Years after her father and friends travelled across Latin America with just surfboards and a van, Antonia Wallig is reliving that journey with her own gang of four. Only this time, instead of riding waves just for the thrill of it, these surfers are determined to make a positive social impact along the way.
In 1976, four shaggy-haired surfers travelled on a nine-month adventure through the heart of Latin America. Driving their Volkswagen Kombi all the way from Brazil to California, the quartet covered 10,000km of open road and took every opportunity to perform the same sacred ritual.
They’d pull their brightly coloured boards off the van’s roof, break out of their tank-tops and bell-bottoms, then ride the crest of an azure coastline. They knew, even then, that this was the trip of a lifetime – generating the kind of tales that they’d never tire of telling.
Antonia Wallig grew up on those stories. Her father João, who was one of the four surfers, would launch into an animated recital at the slightest opportunity – be it in the form of dinner-time banter or a bedtime story. His daughter heard them so often that it felt like they’d been there together.
So by the time she’d become an avid surfer herself, Antonia found herself basking in some second-hand nostalgia with two of her oldest friends, Christie Meditsch and Clarissa ‘Cissa’ Del Fabbro. “When I started telling the girls those stories,” Antonia remembers, “they were like, ‘Well, if they did that in ’76, then we can do it now.’”
So in 2016, 40 years after the original adventure, the trio set off on the same route – snaking along stretches of open highway, camping beneath snow-capped mountains – with Gabriela, Cissa’s three-year-old daughter, taking up the fourth spot. They hit the road in another old VW Kombi – its baby-blue hue splattered with twisting decals in red and lilac – and are still going.
But this time the van serves as the base for a roving social project called ‘Rekombinando’ (which roughly translates as Kombi-ing). The idea is to make some sort of positive impact wherever they go, whether it’s hosting art workshops for kids with autism or tidying up polluted beaches in the company of other surfers.
Christie, a 33-year-old with lightning wit, works as an artist and graphic designer. Antonia, the “problem solver”, is a 33-year-old pedagogist who specialises in art and social projects. Cissa, the crew’s designated calming presence, is a 36-year-old eco designer who works in permaculture.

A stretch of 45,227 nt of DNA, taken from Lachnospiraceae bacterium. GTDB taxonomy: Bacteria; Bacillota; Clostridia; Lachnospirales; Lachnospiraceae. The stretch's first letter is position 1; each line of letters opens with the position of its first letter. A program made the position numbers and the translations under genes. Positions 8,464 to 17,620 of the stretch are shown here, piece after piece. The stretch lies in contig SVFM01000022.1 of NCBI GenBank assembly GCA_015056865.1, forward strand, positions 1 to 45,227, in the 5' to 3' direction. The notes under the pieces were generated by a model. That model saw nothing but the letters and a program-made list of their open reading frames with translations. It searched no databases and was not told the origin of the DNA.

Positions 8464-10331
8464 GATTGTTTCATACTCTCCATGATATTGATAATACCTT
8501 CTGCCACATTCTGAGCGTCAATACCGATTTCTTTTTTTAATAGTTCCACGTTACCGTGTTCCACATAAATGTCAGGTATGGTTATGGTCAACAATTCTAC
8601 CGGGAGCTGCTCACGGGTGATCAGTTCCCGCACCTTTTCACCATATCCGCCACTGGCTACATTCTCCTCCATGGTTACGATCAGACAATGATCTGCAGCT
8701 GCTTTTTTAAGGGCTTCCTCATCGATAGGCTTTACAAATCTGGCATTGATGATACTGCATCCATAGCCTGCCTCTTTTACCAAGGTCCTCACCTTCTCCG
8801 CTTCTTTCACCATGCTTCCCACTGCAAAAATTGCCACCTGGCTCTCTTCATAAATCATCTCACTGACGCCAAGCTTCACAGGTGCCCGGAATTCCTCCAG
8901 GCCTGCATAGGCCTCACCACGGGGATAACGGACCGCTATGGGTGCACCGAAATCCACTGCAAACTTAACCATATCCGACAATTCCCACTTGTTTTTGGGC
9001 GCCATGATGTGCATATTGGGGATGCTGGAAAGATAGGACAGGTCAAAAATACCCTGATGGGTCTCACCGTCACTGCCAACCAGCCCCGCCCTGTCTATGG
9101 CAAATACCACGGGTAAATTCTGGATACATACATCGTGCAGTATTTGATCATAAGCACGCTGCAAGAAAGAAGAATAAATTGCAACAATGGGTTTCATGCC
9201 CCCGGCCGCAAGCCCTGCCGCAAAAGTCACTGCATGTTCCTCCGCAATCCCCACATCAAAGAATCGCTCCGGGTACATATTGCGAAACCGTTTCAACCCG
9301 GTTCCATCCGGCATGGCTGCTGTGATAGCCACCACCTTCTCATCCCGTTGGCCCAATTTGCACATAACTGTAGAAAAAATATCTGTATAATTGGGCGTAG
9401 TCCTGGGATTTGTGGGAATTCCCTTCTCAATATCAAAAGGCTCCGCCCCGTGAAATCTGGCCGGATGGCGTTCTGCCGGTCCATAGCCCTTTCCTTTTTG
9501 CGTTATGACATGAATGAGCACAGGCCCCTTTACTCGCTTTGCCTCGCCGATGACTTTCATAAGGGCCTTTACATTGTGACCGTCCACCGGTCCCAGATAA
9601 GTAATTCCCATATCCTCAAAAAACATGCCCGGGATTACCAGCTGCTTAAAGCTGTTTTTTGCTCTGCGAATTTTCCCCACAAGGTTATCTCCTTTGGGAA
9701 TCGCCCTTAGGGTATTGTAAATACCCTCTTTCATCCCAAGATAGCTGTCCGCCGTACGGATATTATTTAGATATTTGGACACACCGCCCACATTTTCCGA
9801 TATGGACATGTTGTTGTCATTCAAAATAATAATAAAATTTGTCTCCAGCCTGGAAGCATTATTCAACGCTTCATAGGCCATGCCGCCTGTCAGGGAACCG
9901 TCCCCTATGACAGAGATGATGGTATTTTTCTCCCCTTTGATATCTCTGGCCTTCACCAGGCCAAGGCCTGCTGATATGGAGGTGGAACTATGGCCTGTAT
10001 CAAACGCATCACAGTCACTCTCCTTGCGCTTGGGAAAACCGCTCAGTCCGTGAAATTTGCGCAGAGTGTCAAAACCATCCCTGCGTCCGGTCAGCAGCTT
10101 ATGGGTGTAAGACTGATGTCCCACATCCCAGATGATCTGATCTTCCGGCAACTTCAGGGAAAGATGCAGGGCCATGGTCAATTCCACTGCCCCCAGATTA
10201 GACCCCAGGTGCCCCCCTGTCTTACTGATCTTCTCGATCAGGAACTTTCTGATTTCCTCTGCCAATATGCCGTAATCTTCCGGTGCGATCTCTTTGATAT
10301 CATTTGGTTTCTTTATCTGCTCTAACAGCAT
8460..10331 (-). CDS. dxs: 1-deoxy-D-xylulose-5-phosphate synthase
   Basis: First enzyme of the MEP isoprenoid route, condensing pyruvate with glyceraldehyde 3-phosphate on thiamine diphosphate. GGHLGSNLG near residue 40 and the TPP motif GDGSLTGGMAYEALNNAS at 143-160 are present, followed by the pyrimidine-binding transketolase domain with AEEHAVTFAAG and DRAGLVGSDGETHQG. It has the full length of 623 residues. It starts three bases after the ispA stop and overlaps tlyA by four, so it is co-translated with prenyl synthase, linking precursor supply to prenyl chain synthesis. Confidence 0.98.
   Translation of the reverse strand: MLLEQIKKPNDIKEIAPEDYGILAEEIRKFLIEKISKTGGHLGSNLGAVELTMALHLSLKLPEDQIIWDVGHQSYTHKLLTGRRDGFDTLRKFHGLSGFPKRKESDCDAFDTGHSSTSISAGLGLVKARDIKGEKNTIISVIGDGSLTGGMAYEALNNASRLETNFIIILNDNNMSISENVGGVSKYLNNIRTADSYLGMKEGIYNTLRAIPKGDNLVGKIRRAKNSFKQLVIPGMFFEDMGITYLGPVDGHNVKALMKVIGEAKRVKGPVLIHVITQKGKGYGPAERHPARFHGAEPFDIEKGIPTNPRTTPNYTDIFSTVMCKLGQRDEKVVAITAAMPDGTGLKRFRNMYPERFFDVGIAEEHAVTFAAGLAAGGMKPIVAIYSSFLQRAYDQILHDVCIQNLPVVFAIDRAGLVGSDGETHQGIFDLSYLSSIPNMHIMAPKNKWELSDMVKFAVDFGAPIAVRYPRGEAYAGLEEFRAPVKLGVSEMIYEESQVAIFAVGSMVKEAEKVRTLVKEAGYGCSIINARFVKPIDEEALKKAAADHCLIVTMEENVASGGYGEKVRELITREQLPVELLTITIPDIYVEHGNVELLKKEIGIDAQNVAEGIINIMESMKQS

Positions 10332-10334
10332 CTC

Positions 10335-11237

“We thought about how we could join all of the knowledge we have and use it in the communities we travelled to,” Antonia explains. “We always work with locals and help with their own strategies for environmental problems, education or community engagement.”
Splitting the journey into three different sections (“It was cheaper back in the ’70s!”), the route has taken them from Brazil to Peru (via Uruguay, Argentina and Chile) in 2016, followed by Peru to Colombia (via Ecuador and the Galápagos Islands) in 2017. The third leg, covering Colombia to the US, has just begun.
“We miss it when we’re not in the van,” Antonia admits, laughing. “Even little Gabriela dreams of it when we’re back in Brazil. We keep all the art material there, the things we use for workshops, the boards – it gives us the possibility of doing so many different things.”
In Chile, they spent time with a surf school comprising kids from vulnerable communities, helping them build a vegetable garden. Months later, while hundreds of kilometres away, they received a picture of the children eating the lettuce they planted. Moments like that, Antonia explains, make this worthwhile.
At the centre of it all – “the motor of everything” – is surfing. Just as it did for João and friends (as old photos of them in their floral trunks prove), the ability to catch waves has sparked new connections at every stage of their journey.
“My dad used to tell me that the ocean is never the same, that every day is different,” says Antonia. “You have to learn how to observe and then enter at the right place – because you’re never going to catch the same wave again. That’s kind of what this trip is like.”
When the van reaches L.A., they plan to host an exhibition of photos taken along the journey as well as turning all their footage into a documentary. And this may not be the last time a Kombi makes the trip from Porto Alegre to California.
Forty years from now, a certain three-year-old will be a grown woman. She could easily decide to take another crack at the same route, writing a whole new chapter in the process.
“Gabriela will remember and the story will be passed on, just like when my father spoke to me,” says Antonia. “He always said, ‘Live your own story.’ I think the next generation, whoever that is, will do that. They’ll do it their own way.”